This National Park is located in the Central Volcanic Conservation Area of Costa Rica that encompasses the area around the Turrialba Volcano in Cartago Province, around 40 miles East of San Jose. Is one of the least visited parks in Costa Rica in spite of the volcano still being active and that last major eruptions were between 1864 and 1868. Turrialba Volcano ruled the valley quietly until, in 2001, it again showed signs of gentle activity. Of its three craters, the central one is the deepest and most active – which measures a massive 164 feet in diameter – presenting two conic structures with sulfuric steam, vapors and fumaroles. In December 2007, the volcano erupted again, spewing gas, vapor and white ash down its mountainside. No animals, crops or humans were hurt during the eruption, but access to the national park was immediately restricted, and scientists descended upon the again-active Turrialba Volcano for research purposes, proving the volcano remained safe for exploration. Though the volcano’s flanks are painted with greenery and dripping with moisture, Turrialba’s summit is best compared to the moon’s cratered rocky landscape. Take note that temperatures fall as altitude increases; the top of the volcano averages a chilly 59°F, and temperatures often dip much lower. Its peak sits at 3328m (10,919ft) above sea level and shares its foundation in 1955 with Irazú Volcano – that’s why they are often called “twin volcanoes” – and protects a 4 km diameter around the volcano. Turrialba is a large, densely forested volcano, but in January of 2009, some acid rain killed a lot of vegetation around the volcano. Three well-defined craters lie in the upper section of a broad summit depression.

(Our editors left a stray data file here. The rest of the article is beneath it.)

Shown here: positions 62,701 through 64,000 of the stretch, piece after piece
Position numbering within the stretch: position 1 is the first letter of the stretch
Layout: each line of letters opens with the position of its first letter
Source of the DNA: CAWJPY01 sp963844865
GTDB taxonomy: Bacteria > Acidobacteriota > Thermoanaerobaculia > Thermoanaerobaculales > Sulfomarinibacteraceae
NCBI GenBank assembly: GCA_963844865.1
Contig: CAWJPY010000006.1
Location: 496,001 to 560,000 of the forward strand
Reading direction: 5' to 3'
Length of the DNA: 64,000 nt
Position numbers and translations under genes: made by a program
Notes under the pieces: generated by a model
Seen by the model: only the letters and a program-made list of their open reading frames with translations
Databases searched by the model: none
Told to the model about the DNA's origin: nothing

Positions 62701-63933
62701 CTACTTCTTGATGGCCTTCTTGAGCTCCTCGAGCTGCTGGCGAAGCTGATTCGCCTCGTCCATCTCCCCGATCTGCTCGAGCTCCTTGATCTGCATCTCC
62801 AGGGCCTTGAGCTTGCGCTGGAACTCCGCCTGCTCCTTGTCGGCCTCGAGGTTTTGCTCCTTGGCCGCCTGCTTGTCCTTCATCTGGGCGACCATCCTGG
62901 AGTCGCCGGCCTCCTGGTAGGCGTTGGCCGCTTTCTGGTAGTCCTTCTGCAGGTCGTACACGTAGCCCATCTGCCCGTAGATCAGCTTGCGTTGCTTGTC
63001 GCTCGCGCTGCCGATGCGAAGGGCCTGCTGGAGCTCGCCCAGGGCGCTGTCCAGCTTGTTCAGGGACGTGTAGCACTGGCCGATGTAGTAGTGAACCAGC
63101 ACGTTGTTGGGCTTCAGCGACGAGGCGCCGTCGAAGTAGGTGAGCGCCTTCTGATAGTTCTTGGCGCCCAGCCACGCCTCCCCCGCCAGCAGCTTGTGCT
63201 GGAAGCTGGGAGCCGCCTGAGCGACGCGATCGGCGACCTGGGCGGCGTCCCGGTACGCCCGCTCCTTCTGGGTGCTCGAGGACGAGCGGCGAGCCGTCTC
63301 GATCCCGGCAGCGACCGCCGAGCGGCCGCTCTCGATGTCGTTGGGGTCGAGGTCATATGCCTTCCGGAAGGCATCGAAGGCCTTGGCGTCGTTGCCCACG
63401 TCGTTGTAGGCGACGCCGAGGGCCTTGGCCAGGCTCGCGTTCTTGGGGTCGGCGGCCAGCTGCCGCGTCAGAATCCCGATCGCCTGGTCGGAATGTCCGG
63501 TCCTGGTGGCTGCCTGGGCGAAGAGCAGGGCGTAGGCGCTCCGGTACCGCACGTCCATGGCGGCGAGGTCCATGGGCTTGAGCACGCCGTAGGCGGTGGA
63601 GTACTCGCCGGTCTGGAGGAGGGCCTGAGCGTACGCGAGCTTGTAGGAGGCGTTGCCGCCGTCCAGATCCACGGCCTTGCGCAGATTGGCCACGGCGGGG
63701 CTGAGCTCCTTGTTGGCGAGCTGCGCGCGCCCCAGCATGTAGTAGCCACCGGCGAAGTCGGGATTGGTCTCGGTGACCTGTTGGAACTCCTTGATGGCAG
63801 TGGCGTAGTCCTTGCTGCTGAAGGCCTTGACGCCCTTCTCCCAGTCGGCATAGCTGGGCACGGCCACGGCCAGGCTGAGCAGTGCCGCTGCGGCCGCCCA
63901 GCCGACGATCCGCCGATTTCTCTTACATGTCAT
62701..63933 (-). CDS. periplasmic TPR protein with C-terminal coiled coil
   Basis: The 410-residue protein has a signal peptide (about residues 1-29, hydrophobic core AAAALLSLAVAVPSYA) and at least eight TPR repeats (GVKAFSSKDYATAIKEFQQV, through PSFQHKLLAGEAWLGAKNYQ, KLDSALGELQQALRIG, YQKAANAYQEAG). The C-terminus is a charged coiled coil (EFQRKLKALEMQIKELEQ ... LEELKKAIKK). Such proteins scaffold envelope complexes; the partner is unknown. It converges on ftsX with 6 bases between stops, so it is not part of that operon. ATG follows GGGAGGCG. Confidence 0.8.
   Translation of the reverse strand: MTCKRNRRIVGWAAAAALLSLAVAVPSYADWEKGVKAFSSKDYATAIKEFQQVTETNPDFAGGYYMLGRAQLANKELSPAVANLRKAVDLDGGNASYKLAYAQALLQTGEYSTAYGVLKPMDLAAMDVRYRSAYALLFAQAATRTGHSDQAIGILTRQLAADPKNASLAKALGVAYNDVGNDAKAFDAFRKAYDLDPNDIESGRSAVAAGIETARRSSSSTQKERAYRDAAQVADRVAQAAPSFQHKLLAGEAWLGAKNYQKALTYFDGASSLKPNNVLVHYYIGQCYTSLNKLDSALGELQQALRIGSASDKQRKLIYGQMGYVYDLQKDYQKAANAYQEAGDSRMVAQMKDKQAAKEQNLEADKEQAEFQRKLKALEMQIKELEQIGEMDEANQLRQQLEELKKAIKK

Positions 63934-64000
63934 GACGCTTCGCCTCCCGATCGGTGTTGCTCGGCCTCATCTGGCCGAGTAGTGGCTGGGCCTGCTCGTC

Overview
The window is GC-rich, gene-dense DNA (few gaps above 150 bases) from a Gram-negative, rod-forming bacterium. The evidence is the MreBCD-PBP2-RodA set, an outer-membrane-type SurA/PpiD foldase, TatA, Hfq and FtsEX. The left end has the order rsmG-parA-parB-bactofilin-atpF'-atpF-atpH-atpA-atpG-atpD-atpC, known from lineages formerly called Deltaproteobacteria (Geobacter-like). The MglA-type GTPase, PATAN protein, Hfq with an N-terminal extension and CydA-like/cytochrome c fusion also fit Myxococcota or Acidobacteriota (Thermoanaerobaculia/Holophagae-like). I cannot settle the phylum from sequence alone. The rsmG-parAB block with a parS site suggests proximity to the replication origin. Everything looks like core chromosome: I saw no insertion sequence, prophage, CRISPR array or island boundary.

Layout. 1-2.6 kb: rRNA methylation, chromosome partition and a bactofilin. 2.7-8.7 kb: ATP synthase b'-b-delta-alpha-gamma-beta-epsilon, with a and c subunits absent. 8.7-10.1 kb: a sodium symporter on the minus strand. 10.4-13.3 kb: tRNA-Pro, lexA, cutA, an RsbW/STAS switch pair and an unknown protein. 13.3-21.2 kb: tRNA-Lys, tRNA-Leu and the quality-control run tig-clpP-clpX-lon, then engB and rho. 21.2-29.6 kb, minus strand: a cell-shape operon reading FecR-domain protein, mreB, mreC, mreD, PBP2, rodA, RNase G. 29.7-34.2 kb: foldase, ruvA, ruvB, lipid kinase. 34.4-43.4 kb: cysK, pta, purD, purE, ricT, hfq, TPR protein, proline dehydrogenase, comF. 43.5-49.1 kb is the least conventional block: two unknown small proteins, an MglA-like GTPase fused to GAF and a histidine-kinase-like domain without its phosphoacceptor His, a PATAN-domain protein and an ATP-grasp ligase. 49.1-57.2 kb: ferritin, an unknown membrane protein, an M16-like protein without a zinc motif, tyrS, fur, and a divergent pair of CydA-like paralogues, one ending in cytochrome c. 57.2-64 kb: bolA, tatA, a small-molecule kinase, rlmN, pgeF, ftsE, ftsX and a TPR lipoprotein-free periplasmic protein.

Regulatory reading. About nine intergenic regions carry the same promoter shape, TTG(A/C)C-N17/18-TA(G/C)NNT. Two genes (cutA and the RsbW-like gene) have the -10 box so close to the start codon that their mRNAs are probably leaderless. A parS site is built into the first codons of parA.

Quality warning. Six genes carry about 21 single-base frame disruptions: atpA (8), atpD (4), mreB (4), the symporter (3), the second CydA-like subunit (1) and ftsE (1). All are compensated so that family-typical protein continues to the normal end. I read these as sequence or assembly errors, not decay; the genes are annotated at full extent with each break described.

It gets its name from early Spanish settlers as Torre Alba or Torre Blanca; its name was changed to Turrialba later. The reason of its name is the observed plumes of smoke pouring from its top. The Turrialba Volcano is the second tallest volcano in Costa Rica after the Irazú. There are three recognizable craters and a number of hiking trails in the park and once on the crater rim there are superb 360° views. The upper slopes are clothed with premontane forest, with rainforest lower down full of ferns, bamboos, orquids and bromeliads. There is a wide variety of wildlife with more than 84 bird species, 11 species of mammals and other wildlife. There is no ranger station, but the Turrialba Volcano Lodge, just outside of the park, offers organized tours. Although it has relatively easy access, the summit can only be reached by foot.
The Turrialba Volcano National Park offers some wonderful exploration opportunities for the adventurous traveler, presents some wonderful summit scenic views, of the lush surrounding landscape including the Poás, Irazú and Barva Volcanoes in the distance. Definitely worth a visit, it is unfortunate that the park is not well developed like its other counterparts.
Getting to Turrialba Volcano National Park:
From San José take the highway toward Cartago and Irazú Volcano. Take the exit toward Pacayas and continue until La Pastora. The road makes a double left, and you can continue until you reach the cafe Danza con Nubes, where you will be able to park.
Take a bus from the route San Jose – Turrialba, which takes about 2 hours (Transtusa, 2556-4233). From here you can rent a car take a taxi to Turrialba Volcano National Park, which takes about 20 minutes.
Location: 71km (44 miles) east of San Jose in Cartago province.
GPS Coordinates: 10.004100,-83.779464 (10°0’14.76″N, 83°46’46.07″W)
Size: 1257ha (4124 acres)
Altitude: up to 3328m (10,919ft)
Schedule: up to 30-minute maximum stay for safety purposes.
Turrialba Volcano National Park Telephone: +(506) 2534-1079 / 2538-6060
Central Volcanic Cordillera Conservation Area (ACCVC) Telephone: +(506) 2268-1587 / 2268-8091
INFOTUR Tourist Information: 1192